Traditionally when we think of estate planning, we think of transferring assets upon death pursuant to wishes conveyed as part of a Last Will and Testament or a Revocable Trust. Assets held in a revocable trust will pass directly to beneficiaries named in the trust agreement without the need for probate. Some assets held in your individual name will be subject to probate and will pass according to your Last Will and Testament or by law if you do not have a Will. However, many people hold a significant portion of their wealth in assets which do not pass through the probate system – appropriately called “non-probate” assets. It is therefore important to know what those non-probate assets are and how to manage those assets so that you can be sure they are conveyed upon your death in a manner that is consistent with the rest of your estate plan.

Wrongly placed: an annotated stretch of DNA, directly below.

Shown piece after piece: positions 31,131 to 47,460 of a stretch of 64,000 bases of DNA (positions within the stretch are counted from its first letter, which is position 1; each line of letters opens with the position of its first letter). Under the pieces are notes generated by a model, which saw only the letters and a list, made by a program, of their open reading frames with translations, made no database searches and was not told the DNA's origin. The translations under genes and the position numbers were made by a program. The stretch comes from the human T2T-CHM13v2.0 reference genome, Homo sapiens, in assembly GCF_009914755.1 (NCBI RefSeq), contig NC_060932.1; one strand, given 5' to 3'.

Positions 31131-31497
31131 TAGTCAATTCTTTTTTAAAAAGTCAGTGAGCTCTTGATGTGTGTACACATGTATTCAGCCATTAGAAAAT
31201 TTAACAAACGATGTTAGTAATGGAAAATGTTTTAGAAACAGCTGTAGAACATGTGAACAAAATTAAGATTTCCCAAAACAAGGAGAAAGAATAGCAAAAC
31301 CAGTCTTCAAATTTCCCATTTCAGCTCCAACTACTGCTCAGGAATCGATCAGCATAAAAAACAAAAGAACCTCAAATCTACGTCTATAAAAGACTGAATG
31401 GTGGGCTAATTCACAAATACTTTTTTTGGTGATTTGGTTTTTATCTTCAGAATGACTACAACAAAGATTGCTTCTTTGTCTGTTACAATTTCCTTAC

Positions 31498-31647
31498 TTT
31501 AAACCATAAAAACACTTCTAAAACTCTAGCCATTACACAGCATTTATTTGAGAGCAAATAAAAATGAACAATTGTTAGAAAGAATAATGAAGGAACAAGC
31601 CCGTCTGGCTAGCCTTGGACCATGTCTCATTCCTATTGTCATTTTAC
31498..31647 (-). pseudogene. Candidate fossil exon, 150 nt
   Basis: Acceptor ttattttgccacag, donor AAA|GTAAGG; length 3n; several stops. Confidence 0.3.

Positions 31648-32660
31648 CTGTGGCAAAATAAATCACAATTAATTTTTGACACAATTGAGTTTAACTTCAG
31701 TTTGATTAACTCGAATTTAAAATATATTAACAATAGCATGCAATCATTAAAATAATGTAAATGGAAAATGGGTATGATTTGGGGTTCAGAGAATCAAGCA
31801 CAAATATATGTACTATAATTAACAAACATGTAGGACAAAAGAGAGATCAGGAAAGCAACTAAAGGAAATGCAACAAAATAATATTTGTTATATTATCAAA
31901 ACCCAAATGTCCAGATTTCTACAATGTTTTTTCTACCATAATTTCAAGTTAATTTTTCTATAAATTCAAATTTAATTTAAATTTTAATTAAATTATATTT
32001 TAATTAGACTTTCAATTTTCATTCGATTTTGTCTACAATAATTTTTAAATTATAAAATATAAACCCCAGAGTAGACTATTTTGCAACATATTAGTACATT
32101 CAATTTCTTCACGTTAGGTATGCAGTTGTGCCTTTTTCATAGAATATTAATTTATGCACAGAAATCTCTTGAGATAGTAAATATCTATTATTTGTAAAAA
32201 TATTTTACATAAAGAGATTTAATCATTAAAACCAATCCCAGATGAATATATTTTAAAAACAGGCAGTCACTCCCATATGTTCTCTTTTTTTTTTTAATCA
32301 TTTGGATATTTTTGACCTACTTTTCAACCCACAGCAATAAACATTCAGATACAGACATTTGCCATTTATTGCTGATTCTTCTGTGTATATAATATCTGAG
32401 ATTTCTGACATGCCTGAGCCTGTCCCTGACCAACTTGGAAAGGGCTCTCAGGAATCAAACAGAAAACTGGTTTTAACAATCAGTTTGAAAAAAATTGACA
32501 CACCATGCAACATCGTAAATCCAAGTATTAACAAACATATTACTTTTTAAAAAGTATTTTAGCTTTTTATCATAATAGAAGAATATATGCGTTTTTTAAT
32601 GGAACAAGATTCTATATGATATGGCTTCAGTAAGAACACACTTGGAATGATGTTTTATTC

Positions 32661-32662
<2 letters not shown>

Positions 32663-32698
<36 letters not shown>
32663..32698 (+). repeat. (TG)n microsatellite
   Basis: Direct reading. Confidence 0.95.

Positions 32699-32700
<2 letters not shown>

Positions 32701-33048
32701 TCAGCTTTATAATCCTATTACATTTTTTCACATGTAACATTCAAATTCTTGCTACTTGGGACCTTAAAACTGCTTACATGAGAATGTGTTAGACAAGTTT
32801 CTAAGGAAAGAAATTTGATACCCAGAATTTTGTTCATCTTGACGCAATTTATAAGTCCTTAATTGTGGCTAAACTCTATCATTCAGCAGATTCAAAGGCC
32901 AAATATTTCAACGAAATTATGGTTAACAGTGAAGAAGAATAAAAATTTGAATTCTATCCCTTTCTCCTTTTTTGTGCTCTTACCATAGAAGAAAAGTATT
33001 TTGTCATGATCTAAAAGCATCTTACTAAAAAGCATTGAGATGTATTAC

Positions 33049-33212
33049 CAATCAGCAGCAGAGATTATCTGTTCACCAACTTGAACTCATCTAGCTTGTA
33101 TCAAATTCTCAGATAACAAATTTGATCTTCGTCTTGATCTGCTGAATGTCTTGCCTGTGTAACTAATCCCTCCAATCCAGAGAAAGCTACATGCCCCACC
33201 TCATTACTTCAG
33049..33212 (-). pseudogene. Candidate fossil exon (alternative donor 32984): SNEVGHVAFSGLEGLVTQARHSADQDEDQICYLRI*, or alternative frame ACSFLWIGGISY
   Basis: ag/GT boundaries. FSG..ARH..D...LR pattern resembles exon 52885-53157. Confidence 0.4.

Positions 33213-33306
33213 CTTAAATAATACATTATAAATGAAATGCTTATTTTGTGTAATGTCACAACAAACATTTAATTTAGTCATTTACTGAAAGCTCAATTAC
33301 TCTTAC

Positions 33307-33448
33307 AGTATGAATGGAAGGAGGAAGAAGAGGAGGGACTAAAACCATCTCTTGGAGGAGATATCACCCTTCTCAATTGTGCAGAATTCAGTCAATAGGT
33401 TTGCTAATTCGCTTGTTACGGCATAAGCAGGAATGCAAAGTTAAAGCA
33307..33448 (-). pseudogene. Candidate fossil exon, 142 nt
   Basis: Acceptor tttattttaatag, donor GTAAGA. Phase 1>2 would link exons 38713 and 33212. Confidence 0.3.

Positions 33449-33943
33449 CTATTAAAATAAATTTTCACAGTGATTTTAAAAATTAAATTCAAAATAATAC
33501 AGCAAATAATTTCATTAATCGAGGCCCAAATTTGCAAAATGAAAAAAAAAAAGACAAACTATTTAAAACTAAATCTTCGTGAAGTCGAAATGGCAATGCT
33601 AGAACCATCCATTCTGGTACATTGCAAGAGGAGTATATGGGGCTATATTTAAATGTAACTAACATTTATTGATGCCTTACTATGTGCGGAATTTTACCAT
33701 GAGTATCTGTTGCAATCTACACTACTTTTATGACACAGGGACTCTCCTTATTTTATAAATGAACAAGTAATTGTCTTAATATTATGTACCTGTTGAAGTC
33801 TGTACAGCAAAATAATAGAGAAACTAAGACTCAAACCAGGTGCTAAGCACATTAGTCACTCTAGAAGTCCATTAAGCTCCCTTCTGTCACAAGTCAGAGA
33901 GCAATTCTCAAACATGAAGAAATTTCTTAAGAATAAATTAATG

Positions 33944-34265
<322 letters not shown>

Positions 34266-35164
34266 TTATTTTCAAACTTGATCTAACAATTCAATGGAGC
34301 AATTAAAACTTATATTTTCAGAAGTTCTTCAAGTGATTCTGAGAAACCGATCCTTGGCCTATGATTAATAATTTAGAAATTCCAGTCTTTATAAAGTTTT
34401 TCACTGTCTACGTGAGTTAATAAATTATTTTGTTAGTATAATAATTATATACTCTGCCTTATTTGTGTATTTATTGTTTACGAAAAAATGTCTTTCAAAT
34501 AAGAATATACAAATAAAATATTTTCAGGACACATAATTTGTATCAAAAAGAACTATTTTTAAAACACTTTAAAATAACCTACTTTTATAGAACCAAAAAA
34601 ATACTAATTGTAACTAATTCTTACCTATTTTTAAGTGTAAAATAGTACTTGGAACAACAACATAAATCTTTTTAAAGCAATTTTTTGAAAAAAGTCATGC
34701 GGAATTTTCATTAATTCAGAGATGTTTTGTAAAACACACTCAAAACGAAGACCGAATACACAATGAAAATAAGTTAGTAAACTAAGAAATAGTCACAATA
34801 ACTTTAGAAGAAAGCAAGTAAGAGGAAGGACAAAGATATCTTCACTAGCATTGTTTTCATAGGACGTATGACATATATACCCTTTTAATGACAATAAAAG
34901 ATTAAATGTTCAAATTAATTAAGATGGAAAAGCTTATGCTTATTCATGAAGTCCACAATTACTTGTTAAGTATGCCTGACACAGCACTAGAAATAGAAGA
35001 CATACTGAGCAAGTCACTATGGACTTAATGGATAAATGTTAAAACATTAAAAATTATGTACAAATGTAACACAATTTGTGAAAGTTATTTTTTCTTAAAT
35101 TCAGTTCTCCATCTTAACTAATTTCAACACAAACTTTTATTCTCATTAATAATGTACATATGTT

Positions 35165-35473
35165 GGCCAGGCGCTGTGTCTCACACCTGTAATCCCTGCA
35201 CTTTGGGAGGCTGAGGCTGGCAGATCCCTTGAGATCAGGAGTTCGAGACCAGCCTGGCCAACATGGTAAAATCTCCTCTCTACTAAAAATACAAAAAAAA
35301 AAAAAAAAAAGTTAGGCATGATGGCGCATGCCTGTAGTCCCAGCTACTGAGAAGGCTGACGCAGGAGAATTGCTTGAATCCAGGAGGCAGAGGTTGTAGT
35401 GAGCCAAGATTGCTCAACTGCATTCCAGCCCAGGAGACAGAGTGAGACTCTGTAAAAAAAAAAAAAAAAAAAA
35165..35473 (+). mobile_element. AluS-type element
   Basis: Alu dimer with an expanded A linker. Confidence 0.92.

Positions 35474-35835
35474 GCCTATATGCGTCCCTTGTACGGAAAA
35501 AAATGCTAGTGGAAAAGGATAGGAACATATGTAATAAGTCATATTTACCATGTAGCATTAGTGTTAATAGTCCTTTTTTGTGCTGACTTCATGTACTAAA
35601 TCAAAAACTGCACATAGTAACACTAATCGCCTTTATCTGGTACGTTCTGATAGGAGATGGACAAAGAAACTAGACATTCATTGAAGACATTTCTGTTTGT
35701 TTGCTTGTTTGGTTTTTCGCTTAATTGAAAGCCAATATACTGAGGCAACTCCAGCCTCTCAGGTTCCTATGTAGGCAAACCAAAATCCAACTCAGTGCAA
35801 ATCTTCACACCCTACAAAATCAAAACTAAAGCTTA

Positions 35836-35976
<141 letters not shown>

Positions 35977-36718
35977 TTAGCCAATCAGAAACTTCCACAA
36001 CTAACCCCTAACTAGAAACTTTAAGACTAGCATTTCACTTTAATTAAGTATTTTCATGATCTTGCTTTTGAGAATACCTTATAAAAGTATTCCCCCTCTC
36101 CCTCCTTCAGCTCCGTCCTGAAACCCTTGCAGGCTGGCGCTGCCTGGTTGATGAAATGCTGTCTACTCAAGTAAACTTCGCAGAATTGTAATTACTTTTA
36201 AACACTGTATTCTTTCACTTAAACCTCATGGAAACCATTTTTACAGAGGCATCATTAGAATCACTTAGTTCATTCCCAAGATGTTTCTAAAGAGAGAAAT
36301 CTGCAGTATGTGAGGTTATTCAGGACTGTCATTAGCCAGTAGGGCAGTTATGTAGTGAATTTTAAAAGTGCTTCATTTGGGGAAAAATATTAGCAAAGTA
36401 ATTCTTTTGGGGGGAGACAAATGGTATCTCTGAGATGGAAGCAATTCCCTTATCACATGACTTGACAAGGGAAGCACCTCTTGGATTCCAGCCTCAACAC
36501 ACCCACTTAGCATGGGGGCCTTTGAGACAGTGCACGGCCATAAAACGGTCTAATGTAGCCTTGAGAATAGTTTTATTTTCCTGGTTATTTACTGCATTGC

Read the full article which discusses these topics:
- What Are Non-Probate Assets?
- List Both Primary and Contingent Beneficiaries.
- Be Certain to Update Beneficiary Designations.
- Minors and Individuals With Special Needs.
- Include Beneficiary Designations as Part of Your Overall Estate Planning.